How is it different from what I did before as an employee?Well, I help my client, I am a part of his team, and we work together to expand his digital presence and offerings. I add tangible value to him and I am satisfied that I do. For the first time, I have a voice. They hear me. We work together.
In my 9-5, I struggle to put forward my ideas in the presence of a manager. In my content marketing projects, I know I provide value, but SEO is a long term strategy. I only receive the titles, often left out on the strategic planning part. Being a digital marketer provided me that avenue to think outside of SOPs and move past a hierarchical culture.It provided room for my ingenuity. It is an arena where creative thinking is glorified, not suppressed.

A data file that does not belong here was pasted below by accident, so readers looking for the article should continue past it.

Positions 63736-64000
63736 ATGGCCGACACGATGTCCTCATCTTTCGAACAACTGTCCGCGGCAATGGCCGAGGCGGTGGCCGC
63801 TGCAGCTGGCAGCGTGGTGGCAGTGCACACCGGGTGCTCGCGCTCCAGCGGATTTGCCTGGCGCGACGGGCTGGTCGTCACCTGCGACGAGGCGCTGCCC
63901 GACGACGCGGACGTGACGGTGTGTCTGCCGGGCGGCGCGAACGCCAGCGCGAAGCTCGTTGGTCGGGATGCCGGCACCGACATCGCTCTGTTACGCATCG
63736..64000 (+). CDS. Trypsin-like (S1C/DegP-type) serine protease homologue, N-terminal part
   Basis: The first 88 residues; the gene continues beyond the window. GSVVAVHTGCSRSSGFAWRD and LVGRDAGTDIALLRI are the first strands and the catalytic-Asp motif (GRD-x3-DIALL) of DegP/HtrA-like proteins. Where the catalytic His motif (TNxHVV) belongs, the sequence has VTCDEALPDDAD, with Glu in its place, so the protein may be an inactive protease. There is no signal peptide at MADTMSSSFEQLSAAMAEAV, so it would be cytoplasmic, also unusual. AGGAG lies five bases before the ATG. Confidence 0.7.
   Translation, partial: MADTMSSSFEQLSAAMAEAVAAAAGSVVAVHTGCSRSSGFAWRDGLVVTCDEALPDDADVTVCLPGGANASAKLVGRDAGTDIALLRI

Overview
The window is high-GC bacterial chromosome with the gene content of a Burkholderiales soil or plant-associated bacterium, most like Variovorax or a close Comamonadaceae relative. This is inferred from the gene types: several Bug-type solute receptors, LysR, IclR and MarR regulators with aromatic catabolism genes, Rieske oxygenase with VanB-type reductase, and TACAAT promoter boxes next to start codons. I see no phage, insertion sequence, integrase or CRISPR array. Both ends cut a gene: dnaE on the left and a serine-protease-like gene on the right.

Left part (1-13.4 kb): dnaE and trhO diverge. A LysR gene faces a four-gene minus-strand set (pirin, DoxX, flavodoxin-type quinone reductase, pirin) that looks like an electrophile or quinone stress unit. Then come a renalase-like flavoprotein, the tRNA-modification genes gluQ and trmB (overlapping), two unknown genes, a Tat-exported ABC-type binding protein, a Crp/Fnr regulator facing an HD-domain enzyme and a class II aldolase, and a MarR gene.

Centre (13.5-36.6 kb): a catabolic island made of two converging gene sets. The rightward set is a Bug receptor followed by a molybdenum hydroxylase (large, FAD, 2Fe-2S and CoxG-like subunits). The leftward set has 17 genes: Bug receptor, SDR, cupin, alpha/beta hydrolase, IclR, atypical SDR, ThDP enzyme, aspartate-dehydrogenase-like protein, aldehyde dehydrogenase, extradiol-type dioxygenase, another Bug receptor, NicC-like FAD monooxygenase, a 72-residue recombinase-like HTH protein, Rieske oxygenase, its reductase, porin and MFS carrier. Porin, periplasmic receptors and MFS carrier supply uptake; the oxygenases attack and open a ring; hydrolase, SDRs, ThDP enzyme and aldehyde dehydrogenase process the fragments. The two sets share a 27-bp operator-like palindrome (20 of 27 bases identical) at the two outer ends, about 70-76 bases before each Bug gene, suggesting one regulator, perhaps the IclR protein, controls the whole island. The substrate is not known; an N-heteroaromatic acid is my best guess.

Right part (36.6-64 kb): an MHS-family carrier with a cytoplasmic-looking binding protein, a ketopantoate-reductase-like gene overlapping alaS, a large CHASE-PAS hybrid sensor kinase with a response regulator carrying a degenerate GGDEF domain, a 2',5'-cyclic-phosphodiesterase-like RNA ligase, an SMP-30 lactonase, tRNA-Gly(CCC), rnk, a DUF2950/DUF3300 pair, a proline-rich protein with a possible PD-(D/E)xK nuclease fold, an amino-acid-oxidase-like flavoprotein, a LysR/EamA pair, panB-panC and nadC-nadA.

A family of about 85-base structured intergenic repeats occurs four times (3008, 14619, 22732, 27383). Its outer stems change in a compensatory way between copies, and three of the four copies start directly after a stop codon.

Rich introduced the concept of Ikigai to me. It is a Japanese term for “a reason for being”. It is the intersection of the work that you simultaneously love, you're good at, the world needs, and people pay for. Similar to many in our digital tribe, I found my Ikigai by becoming a digital marketer.My left and right brain are engaged, the constant problem-solving challenges me every day too. I find pleasure in waking up every morning knowing that I'm providing actual value to businesses.
Is one month fast or slow enough to learn a new skill? I'm not sure. We all have our pace and we have different circumstances.But if there's anything I want you to take away from my experience, it's this: the combination of the right mindset, right motivation, and right resources provides a potent weapon that equips you to target and hit the goals you set out to achieve.